CGS Year in Review
This year, the Center for Genetics and Society intensified our efforts to promote an equitable future where human genetic and reproductive technologies benefit the common good. We worked to prevent the introduction of heritable genome editing, joined the resurgent resistance to eugenic thinking and practices, and pushed back against harmful practices in the for-profit fertility industry. We have reached out to deepen alliances in preparation for the critical work ahead in 2022.
Here are some highlights of CGS’s 2021 activities.
Heritable Genome Editing
Preventing heritable human genome editing became an even more urgent concern for CGS over the course of the year, which started with a memo to the new administration and ended with anticipation of the forthcoming Third International Summit on Human Genome Editing. The meeting is scheduled to be held in London on March 7–9, 2022. Associate Director Katie Hasson has been invited to speak at the Summit as an expert on the status of international and national regulations.
CGS has sent a letter to the Summit organizers pressing them to prioritize the voices and perspectives of civil society advocates and scholars committed to social justice and human rights. Previous high-profile summits and reports have been far from inclusive. In June Biopolitical Times published an analysis, expanded and updated in November, of the remarkably small group of people coordinating the “official discussion” of heritable genome editing. We will be continuing to make the case for meaningful public engagement and empowerment; for the necessity of “broad societal consensus” on the question of whether to adopt this species-altering technology; for heightened attention to the dire social justice and human rights consequences of doing so; and for much greater recognition of the existing widespread policy agreement on banning heritable human genetic modification.
The urgency of preventing heritable genome editing had become even clearer in May, when CGS research revealed that at least two prominent groups of scientists, and two major American universities, are trying to patent methods for editing human embryos, with reproductive use clearly intended.
In July, a World Health Organization advisory committee released two reports with recommendations for governance of human genome editing. A CGS press statement welcomed the recommendations in part while noting with regret that they did not explicitly reject heritable genome editing. CGS and Marcy Darnovsky were quoted in the press making these points. The WHO reports did give significant weight to the global societal repercussions of heritable genome editing, and to the vast social inequalities and profit motivations that would shape its use. They also recognized the existing widespread prohibitions on heritable genome editing, citing the policy survey that CGS leaders and colleagues published in 2020 that found prohibitions in 70 nations and an international treaty.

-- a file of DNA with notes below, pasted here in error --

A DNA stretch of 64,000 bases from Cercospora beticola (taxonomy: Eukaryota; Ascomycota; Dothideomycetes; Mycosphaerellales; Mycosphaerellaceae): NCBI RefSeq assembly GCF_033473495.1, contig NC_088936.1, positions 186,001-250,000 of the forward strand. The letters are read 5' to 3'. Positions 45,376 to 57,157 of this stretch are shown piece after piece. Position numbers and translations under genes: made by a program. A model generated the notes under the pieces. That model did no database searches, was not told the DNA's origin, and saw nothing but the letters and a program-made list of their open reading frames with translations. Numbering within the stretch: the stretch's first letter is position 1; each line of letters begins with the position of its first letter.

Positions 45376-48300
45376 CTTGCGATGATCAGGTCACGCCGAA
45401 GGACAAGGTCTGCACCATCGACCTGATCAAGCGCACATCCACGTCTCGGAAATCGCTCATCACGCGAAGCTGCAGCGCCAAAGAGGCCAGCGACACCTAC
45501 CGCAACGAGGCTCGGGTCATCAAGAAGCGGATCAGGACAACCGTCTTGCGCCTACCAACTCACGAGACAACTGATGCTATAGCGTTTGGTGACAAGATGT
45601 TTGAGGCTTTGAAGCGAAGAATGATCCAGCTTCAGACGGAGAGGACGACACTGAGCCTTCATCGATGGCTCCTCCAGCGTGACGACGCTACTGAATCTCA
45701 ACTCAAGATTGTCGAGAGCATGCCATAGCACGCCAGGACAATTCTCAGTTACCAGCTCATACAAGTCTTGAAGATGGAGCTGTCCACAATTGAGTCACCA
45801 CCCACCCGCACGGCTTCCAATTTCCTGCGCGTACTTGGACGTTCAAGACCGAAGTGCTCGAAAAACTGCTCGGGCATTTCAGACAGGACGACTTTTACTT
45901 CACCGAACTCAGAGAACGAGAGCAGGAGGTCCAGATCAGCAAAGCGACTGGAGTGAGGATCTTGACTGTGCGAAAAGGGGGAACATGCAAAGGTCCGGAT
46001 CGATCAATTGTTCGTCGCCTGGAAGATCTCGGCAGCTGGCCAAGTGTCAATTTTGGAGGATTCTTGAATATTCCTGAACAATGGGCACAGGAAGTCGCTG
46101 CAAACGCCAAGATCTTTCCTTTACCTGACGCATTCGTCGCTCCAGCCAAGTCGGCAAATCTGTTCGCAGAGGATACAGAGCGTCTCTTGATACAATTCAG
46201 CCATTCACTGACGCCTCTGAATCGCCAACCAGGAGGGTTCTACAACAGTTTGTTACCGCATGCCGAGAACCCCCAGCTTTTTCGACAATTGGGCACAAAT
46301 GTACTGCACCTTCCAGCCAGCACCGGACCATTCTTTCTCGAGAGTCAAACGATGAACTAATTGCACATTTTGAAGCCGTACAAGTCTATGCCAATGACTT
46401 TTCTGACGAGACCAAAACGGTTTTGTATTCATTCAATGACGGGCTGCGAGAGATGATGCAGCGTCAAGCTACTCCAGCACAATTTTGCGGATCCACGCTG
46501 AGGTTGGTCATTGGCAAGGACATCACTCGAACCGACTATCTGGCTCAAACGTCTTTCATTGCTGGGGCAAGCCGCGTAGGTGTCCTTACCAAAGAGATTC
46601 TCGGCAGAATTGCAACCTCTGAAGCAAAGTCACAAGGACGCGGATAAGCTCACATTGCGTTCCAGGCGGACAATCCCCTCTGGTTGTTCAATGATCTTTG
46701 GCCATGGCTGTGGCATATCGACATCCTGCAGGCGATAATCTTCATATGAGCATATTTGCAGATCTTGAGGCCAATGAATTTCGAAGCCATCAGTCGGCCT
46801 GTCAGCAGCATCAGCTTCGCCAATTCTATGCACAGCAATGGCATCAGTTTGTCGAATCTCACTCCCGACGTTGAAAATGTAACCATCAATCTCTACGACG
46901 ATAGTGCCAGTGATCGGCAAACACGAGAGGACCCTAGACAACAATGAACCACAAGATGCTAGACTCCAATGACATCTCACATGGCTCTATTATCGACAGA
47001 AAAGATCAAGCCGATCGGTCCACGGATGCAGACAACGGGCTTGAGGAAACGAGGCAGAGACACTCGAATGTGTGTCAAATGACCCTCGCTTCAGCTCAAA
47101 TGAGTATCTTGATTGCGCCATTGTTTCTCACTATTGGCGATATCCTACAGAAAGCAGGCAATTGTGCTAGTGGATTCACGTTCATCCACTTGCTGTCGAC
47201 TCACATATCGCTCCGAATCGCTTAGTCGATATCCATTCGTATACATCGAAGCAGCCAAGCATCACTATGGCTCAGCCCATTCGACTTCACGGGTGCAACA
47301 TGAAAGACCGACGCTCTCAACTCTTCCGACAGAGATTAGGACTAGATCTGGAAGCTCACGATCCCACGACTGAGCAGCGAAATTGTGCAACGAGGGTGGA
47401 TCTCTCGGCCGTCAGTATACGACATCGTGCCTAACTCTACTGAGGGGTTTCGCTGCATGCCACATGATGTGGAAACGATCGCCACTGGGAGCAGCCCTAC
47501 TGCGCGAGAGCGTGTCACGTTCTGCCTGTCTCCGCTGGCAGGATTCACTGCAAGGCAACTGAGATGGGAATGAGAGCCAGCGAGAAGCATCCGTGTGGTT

CGS agreed to lead a coalition of organizational and academic leaders from around the world as a “Commitment Maker” in the run-up to the Generation Equality Forum convened by UN Women in Paris. This effort aims to bring gender, reproductive, racial, disability, and LGBTQ justice to the forefront of public and policy debates about human biotechnologies.
The Dismantling Eugenics convening, held from September 26 to October 2, acted as a counter-centennial to the Second International Eugenics Congress held in 1921 at the American Museum of Natural History. The week-long online event reckoned with the history and legacies of eugenics and offered space to envision and work towards an anti-eugenics future. It featured thought leaders, activists, artists, and scholars in over 100 short presentations, readings, conversations, and artistic interventions, including a panel moderated by Marcy Darnovsky.
CGS’ Director Marcy Darnovsky, Advisory Board member Alexandra Minna Stern, and Senior Fellow Osagie Obasogie and Fellow Milton Reynolds also took part in the California Eugenics Legacies Symposium at UC Santa Barbara in June as part of a distinguished group of experts.
In a landmark victory directly related to eugenics, the California state budget included reparations for survivors of state-sponsored sterilization, after a four-year effort led by California Latinas for Reproductive Justice, Disability Rights Education and Defense Fund, and California Coalition for Women Prisoners, supported by reproductive, disability, criminal justice, and other social justice allies around the country. CGS had organized support for the policy bill and budget allocation among our biopolitical network since the bill’s initial introduction in 2018.
Assisted Reproduction and Surrogacy
The first child acknowledged to have been selected as an embryo on the basis of its “polygenic risk score” was announced in September, when she was 16 months old. This ranking of embryos from best to worst represents a worrying extension of the assisted reproduction industry in the direction of eugenic genetic selection. A discussion in The Guardian on October 17 about the ethics of polygenic embryo screening led with a quote from CGS and quoted Katie Hasson, who also discussed the topic with reporter Alison Motluk for her newsletter HeyReprotech.